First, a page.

Graham Kilmer
MKE County

Parks’ Former Barn Youth Hostel Could Be Redeveloped

Seeking developer for barn and residential building on site located on Root River Parkway.

By - Mar 15th, 2023 10:50 am

Barn at the intersection of W. Loomis Rd. and Root River Parkway which formerly served as a youth hostel. Photo by Milwaukee County Parks.

Milwaukee County Parks is looking for developers that can redevelop, and reactivate a 1.4-acre site in the Root River Parkway that was once home to the International Youth Hostel.

The 5,180-square-foot barn is still standing, as is a 1,650-square-foot residential building, and parks is looking for someone that can redevelop the site, which has stood vacant for years, as a recreational asset for the community. It sits near the intersection of W. Loomis Rd. and S. Root River Parkway in Greendale.

The department is not contemplating selling the land or the buildings, which it could not do without approval from the Milwaukee County Board. Instead, it wants a developer interested in a partnership with parks, or a lease, that will restore the buildings and bring new uses to the property.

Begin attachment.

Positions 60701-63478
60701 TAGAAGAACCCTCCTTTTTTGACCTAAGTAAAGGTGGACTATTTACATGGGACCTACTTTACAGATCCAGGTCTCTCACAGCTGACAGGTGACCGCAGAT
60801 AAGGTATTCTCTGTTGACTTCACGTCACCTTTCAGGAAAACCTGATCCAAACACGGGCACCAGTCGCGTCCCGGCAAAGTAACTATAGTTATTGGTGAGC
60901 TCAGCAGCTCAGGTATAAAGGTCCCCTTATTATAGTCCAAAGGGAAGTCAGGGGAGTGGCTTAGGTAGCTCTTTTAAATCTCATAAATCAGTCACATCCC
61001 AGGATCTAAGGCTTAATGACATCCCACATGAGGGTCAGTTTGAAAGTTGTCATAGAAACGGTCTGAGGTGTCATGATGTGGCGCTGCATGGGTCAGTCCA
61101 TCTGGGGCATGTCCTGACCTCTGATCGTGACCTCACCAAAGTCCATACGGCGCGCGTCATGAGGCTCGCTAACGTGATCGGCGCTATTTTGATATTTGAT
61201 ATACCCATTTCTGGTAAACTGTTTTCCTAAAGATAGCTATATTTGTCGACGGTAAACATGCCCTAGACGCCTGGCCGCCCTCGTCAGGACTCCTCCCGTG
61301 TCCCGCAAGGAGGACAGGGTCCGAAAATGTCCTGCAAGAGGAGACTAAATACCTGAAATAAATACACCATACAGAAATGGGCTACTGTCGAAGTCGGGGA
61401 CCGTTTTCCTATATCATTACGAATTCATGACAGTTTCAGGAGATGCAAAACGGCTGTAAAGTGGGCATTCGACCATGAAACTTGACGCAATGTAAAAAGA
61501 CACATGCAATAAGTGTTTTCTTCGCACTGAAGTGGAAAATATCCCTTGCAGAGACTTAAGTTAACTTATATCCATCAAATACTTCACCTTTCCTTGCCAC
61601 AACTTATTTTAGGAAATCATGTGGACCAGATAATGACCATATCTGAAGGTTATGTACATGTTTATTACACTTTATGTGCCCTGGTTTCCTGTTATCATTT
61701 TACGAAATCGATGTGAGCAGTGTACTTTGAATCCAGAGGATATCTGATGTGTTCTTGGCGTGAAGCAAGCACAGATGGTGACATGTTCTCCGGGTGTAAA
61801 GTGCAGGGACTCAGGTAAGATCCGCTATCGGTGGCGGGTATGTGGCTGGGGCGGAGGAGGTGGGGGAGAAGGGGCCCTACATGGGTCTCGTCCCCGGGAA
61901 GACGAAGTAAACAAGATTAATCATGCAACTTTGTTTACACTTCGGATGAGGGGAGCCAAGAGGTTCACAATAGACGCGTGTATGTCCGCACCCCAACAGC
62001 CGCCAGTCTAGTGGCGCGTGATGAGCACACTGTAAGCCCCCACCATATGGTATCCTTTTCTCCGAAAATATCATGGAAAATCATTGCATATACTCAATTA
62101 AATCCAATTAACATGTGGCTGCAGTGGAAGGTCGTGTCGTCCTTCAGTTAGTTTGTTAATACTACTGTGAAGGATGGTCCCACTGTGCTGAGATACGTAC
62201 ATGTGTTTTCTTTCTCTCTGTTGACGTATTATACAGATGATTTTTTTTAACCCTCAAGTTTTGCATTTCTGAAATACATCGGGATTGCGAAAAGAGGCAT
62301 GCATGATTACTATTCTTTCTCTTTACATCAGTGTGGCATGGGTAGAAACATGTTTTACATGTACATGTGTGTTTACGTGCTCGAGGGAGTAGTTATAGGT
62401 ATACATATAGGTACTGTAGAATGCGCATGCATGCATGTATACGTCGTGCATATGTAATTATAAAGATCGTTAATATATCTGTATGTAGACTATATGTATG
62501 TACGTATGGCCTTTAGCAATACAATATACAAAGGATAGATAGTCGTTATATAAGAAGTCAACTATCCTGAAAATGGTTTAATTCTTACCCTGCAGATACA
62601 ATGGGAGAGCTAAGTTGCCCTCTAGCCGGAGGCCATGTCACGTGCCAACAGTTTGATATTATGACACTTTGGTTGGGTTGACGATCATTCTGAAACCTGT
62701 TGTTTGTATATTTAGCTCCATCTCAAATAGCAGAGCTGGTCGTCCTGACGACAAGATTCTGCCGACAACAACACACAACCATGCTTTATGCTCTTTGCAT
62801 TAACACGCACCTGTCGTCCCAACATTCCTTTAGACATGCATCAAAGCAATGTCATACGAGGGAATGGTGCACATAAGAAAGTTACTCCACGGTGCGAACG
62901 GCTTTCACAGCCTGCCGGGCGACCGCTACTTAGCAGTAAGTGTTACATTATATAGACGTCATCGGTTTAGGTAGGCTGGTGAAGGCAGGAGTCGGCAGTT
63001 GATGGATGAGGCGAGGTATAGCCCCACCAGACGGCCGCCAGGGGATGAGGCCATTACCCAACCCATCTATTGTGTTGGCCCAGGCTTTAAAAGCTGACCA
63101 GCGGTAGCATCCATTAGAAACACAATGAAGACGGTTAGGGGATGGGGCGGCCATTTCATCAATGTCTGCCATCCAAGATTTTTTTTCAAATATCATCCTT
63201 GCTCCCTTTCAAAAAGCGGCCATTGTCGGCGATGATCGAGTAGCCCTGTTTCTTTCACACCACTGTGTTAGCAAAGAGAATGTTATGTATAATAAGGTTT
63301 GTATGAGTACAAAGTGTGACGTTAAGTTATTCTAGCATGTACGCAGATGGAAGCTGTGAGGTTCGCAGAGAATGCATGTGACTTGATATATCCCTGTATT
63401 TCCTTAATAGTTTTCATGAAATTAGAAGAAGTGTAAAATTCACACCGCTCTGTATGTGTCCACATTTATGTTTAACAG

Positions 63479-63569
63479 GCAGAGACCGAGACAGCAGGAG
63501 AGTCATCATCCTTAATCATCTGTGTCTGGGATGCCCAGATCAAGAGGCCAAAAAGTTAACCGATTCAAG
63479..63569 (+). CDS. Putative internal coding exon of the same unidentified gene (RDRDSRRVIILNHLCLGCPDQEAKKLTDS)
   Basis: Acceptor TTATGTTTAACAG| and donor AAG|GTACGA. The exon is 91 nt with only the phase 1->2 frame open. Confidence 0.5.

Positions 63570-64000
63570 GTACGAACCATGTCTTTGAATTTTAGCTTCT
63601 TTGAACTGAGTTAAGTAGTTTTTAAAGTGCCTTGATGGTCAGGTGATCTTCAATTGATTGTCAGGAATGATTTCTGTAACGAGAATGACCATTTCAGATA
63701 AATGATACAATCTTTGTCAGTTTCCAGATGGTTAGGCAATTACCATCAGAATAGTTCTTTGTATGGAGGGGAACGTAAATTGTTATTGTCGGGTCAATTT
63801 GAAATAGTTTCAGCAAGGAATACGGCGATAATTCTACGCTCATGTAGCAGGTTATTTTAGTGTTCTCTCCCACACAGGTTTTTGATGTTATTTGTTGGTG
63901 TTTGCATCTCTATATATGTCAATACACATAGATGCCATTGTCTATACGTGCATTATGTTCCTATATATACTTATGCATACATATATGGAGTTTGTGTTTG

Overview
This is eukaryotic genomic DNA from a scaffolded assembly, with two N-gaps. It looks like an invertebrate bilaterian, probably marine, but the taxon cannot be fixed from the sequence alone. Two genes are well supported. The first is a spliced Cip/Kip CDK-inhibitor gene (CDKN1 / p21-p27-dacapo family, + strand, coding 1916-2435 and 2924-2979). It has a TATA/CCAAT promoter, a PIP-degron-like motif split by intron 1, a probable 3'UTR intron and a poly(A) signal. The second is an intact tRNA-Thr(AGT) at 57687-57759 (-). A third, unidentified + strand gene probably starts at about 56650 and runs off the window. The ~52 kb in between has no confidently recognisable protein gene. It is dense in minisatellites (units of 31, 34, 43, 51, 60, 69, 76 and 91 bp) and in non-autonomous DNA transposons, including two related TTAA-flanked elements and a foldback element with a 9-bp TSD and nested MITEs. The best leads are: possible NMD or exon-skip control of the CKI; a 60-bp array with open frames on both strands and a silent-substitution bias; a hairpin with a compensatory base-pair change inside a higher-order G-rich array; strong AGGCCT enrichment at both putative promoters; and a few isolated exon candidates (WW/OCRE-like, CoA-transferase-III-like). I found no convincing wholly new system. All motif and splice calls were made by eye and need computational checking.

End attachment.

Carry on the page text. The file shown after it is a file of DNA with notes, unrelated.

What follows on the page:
The county has found success in leasing buildings that need maintenance and investment in recent years. The Urban Ecology Center leases and maintains its building in Riverside Park, 1500 Park Pl., as well as its branch in Washington Park, 1859 N. 40th St. And The Boys & Girls Clubs of Greater Milwaukee is planning a multi-million investment in Sherman Park, where it leases a building for the Mary Ryan Boys & Girls Club.

Both buildings on the site in Greendale were built more than a century ago and used for farming and homesteading, according to the parks department.

The site sits on the Root River Parkway, which includes the section of the Oak Leaf Trail known as the Root River Line that is popular with bicyclists. And the youth hostel, known colloquially as the Red Barn Hostel, was used as a place to stay for riders during the day-long tour of the county trail system known as the Milwaukee 64 in the mid-20th century, according to Preserve Our Parks, a non-profit advocacy group for the parks system.

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